The state report also angered some of the other emergency room staff, including Welch. She was convinced that neither she nor anyone else that night had been party to mass hysteria. She wanted someone to look at the case more closely, and in her opinion Livermore was the only laboratory involved without a vested interest. Welch called Andresen at Livermore and implored him to take another look. To help lure him back to the case, she sent him a copy of a scrapbook of material she had accumulated, including news stories, the Riverside coroner’s report, legal briefs, and toxicology reports.
Andresen asked Grant, his deputy director, to sift through the file. To refresh Grant’s memory of the case, he also showed him his results, including the puzzling compounds he had identified. Andresen laid out a paper with the gas chromatography-mass spectrometry results, a graph with spikes similar to earthquake readings on a seismograph, and pointed at the dimethyl sulfone peak.
Grant was a bit hesitant. I’m a nuclear chemist, and my organic chemistry knowledge truthfully is minuscule, he says. Grant mistook dimethyl sulfone for dimethyl sulfoxide, or DMSO–the only difference between the two chemicals is that DMSO has one oxygen atom, not two. Grant was more familiar with dmso because, he says, I’d used dmso in a former life as an athlete. DMSO is sold in a gel form at hardware stores as a heavy-duty degreaser, and it has long been a folk remedy among athletes for achy muscles and joints. Andresen corrected him, saying the spike was dimethyl sulfone. Grant didn’t get to Welch’s file until a few days later when he was on a flight to a business meeting in Washington, D.C. There were a lot of things we hadn’t seen before, he says. One thing that particularly struck him was a speculation in the autopsy report about the source of the garlicky odor of Ramirez’s body and its oily sheen: DMSO.
DMSO has a checkered past. During the mid-1960s a flurry of research showed it had remarkable healing powers, easing intractable pain and reducing anxiety. But the rise of this potential wonder drug was stopped suddenly when animal tests showed that prolonged exposure to DMSO altered the lens of the eye. Fearing that a DMSO drug might ruin people’s eyesight, the Food and Drug Administration ordered companies to cease clinical trials of the drug in 1965. The FDA later relaxed that policy and in 1978 approved a 50 percent solution of DMSO as a treatment for interstitial cystitis, a condition marked by painful urinary tract lesions that occurs predominantly in women.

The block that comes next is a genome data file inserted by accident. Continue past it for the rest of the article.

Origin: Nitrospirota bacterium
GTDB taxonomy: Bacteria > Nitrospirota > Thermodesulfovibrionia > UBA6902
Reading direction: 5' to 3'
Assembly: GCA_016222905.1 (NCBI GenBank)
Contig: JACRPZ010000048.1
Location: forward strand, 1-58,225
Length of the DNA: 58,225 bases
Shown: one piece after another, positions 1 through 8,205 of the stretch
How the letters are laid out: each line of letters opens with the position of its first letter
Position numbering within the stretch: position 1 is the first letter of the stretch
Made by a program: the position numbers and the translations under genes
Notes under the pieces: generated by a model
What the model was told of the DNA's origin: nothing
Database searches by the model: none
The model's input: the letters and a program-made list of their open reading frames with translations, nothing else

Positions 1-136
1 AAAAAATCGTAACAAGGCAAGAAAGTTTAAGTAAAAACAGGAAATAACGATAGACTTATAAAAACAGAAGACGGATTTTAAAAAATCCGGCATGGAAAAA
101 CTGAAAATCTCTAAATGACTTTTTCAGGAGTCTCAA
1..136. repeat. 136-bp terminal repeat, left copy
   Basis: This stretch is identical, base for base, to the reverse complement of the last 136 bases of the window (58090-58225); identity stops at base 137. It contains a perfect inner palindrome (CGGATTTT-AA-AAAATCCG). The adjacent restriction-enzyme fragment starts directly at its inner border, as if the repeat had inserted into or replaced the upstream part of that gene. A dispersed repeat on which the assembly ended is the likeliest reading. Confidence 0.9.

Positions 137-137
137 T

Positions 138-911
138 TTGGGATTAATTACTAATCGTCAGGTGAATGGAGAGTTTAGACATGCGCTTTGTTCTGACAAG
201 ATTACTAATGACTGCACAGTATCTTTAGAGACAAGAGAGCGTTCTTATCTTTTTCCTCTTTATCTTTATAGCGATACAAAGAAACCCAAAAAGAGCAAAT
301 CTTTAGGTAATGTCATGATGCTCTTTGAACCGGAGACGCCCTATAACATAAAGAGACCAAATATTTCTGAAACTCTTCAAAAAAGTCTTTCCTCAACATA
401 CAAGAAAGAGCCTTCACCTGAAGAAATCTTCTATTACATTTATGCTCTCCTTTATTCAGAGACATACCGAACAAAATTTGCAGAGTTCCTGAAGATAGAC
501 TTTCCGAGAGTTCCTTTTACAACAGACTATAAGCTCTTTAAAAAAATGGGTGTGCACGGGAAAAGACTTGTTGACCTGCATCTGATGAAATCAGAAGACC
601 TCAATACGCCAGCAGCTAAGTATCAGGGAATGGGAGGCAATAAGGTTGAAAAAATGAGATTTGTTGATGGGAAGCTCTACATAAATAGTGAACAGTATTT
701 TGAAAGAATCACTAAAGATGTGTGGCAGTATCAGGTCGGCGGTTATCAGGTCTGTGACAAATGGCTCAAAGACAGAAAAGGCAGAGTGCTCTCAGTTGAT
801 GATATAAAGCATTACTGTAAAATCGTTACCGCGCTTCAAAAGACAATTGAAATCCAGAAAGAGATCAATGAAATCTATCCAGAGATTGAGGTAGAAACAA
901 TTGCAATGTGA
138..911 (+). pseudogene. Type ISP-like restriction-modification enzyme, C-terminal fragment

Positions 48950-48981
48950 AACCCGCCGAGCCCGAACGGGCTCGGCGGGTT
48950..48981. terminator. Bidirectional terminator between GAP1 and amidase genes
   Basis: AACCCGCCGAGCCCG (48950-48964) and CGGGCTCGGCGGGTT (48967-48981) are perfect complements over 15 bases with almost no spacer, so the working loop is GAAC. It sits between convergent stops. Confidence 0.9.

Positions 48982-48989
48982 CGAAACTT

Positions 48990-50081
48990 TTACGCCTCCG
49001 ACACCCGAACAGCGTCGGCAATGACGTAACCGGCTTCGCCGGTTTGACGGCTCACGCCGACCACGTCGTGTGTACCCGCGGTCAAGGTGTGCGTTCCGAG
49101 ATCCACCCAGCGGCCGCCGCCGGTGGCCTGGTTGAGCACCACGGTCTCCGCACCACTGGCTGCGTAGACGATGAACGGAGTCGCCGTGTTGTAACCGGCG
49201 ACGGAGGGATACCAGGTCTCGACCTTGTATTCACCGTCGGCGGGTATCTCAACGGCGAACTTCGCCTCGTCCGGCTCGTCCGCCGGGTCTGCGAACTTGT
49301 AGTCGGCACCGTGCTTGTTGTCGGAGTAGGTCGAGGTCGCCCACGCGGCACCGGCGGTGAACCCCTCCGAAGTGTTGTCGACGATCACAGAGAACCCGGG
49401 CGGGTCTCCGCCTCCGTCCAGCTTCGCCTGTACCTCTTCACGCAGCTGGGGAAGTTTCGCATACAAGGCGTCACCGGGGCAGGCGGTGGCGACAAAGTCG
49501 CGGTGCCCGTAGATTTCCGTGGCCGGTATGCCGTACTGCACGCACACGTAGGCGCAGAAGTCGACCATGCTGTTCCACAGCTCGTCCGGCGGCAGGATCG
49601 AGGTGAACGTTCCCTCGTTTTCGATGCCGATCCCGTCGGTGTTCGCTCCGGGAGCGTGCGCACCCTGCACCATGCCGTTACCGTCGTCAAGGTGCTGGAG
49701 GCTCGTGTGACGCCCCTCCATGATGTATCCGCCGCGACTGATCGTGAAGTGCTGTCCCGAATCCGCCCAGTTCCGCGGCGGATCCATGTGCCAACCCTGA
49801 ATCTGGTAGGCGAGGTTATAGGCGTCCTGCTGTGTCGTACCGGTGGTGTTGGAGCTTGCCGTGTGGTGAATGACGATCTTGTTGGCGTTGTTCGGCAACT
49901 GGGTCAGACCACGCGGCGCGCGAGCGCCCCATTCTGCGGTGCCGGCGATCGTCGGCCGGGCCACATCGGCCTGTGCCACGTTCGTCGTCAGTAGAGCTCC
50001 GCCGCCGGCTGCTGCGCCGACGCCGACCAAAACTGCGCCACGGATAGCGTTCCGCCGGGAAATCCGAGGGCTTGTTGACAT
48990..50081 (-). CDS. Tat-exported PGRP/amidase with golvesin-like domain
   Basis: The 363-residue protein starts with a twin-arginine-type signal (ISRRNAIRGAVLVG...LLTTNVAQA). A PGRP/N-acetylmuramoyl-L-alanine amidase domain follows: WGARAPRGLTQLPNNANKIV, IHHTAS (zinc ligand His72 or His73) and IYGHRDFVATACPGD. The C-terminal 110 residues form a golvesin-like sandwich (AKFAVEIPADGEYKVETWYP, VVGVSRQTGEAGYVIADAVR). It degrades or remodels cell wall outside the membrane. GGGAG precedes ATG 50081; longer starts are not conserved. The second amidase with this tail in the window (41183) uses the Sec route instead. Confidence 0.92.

Meanwhile, over the past 30 years, DMSO gained an underground following as a home remedy. Not only did Grant use it, but Andresen as well remembers the DMSO rage from his days during the 1970s as a pharmacology professor at Ohio State University. It seemed that everybody in the athletic department was using dmso on injuries, he recalls.
Nor has its use been limited to athletes. People use it for a variety of ailments, from arthritis to muscular strains, says George Rutherford, California’s state epidemiologist. But given its potential side effects, it’s a dangerous remedy because in its readily available hardware- store grease-cutting form, it’s 99 percent pure. Alarmed by the growing cult of DMSO users, the FDA issued a warning to physicians in 1980: Counsel patients against purchasing dmso of unknown quality and medicating themselves.
Even if Ramirez had applied DMSO to her body to ease her pain, however, and even if it had combined with oxygen to form the dimethyl sulfone Andresen had found, that still didn’t explain the outbreak among the hospital staff. Grant decided to find out more about DMSO and dimethyl sulfone, so when he got back to Livermore he looked up the two compounds in the Merck Index, a chemist’s bible that describes the characteristics of more than 10,000 chemicals, drugs, and biological substances. Since DMSO can react with oxygen and form dimethyl sulfone, Grant began to wonder what other compounds might be formed when oxygen is added to the chemical. On the same page of the index he had been reading, he found the answer: dimethyl sulfate. It was one of those deals that was pretty fortuitous, Grant says.